Harrisburg – The Pennsylvania House and Senate this week each passed similar, but different, bills that would allow membership organizations such as the National Rifle Association to sue municipalities on behalf of aggrieved members over gun ordinances that are already preempted by state law.
One main point of divergence between the two bills: the House’s version would require a proposed plaintiff to give 60 days’ notice of their intent to sue over the ordinance, while the Senate version does not require such a notice provision.
Proponents of the bill have argued that the legislation is aimed at ensuring uniformity of state firearms laws, which is upended when local governments craft jurisdiction-unique laws that can cause uncertainty for gun owners.
“Succinctly, (this) is about uniformity across the state and ensuring that the laws enacted by the General Assembly are taken seriously and followed,” Sen. Wayne Langerholc (R-Cambria), prime sponsor of the Senate legislation, said when the bill was reported from the Senate Local Government Committee in March.
As creatures of the state, municipalities do not have the authority to enact legislation in contravention of extant state law; however, those opposing the legislation do so on the grounds that allowing membership organizations to sue on behalf of members puts municipalities at an unfair advantage.
As such, the PA SAFE caucus, a group of legislators standing in support of gun control legislation, came out in opposition to the concept proposed in both bills.
“This legislation would dangerously inflate Pennsylvania’s firearm preemption laws, giving extraordinary power to groups that could file frivolous lawsuits for their own gain. And our taxpayers would be the ones stuck with the bill, no matter the outcome,” said state Rep. Madeleine Dean (D-Montgomery), who co-chairs the PA SAFE Caucus.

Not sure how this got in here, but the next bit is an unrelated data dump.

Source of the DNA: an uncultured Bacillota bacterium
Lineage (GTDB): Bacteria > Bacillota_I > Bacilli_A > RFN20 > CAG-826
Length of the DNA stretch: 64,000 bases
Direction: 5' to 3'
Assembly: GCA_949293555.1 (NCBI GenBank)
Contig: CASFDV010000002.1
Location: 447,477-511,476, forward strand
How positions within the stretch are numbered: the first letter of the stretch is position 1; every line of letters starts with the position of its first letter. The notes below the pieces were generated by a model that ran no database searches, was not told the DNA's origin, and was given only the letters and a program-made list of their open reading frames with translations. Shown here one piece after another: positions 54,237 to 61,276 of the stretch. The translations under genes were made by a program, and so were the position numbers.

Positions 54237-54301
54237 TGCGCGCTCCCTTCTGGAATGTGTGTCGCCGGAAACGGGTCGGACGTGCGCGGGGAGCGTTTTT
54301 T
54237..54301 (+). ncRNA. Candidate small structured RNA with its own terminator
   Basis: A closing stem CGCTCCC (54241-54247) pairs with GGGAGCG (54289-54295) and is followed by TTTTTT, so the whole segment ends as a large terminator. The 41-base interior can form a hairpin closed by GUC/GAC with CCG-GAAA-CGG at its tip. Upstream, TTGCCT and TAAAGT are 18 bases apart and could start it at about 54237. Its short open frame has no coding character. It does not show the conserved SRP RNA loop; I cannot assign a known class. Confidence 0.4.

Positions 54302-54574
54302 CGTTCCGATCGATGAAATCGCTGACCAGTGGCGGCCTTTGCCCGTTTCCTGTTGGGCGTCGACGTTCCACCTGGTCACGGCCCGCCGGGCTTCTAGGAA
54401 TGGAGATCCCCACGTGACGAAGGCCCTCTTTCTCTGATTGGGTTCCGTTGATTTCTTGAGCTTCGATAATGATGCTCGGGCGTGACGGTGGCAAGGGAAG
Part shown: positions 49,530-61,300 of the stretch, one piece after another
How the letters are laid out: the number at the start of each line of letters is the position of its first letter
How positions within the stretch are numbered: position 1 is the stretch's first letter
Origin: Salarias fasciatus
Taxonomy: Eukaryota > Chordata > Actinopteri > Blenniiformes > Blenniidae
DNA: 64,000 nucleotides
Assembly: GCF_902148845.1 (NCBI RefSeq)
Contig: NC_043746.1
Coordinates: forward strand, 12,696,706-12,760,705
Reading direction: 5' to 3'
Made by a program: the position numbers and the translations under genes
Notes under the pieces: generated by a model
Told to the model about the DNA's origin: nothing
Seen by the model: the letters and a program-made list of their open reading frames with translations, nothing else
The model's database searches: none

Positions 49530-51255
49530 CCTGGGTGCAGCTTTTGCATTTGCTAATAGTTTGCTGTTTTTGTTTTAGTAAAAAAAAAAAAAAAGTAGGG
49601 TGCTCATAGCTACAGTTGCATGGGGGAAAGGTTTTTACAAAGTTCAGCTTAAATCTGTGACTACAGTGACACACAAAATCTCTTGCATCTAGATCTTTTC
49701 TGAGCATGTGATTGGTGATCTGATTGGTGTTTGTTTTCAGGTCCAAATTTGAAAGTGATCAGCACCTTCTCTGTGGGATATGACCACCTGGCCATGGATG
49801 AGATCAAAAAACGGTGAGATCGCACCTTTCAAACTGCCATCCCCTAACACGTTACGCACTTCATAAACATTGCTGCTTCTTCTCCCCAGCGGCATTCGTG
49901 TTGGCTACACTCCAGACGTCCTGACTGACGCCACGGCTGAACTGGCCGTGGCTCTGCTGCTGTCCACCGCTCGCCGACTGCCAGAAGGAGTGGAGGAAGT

“We shouldn’t open our municipalities up to this kind of threat, nor should we take control from municipalities to provide for the safety of their residents.”
CeaseFirePA, an organization seeking to promote gun regulation, has also opposed to these concepts, labeling the proposal as the "sue our cities" law.
“The gun lobby is obsessed with creating a special right for itself to sue our cities (and) punish elected officials for working hard to keep people safe and divert tax dollars to frivolous litigation," said CeaseFirePA Executive Director Shira Goodman. "We will work with mayors, council members and individual Pennsylvanians to fight this effort.”
Much to the chagrin of the SAFE caucus like-minded legislators and supporters, attempts to remove the teeth from the proposals in each chamber were largely without success during the amendment process.
Attempts to do things like exempt Philadelphia, remove the membership organization provision and grandfather in already-existing municipal gun ordinances – among other proposals – were defeated with bipartisan opposition.
One Democratic amendment, sponsored by Sen. Lisa Boscola (D-Northampton), made it into that chamber’s version of the proposal.
Though lacking a notice-before-suing provision, Boscola’s change would require the Attorney General to notify municipalities of the legislation within 30 days of its enactment.
Similar legislation was enacted in 2014, but was later found unconstitutional by the Pennsylvania Supreme Court on grounds related to the process of the legislation’s enactment.
Last session, similar legislation was again considered, but failed to make it to the governor’s desk.
Should the legislation clear the General Assembly, Gov. Tom Wolf’s office has already made clear he would veto it.
However, Tuesday’s vote in the Senate did come with a veto-proof majority; the House vote on Wednesday also came close to reaching veto-proof levels.
Jason Gottesman is the Harrisburg bureau chief for The PLS Reporter, a non-partisan, online news site devoted to covering Pennsylvania government.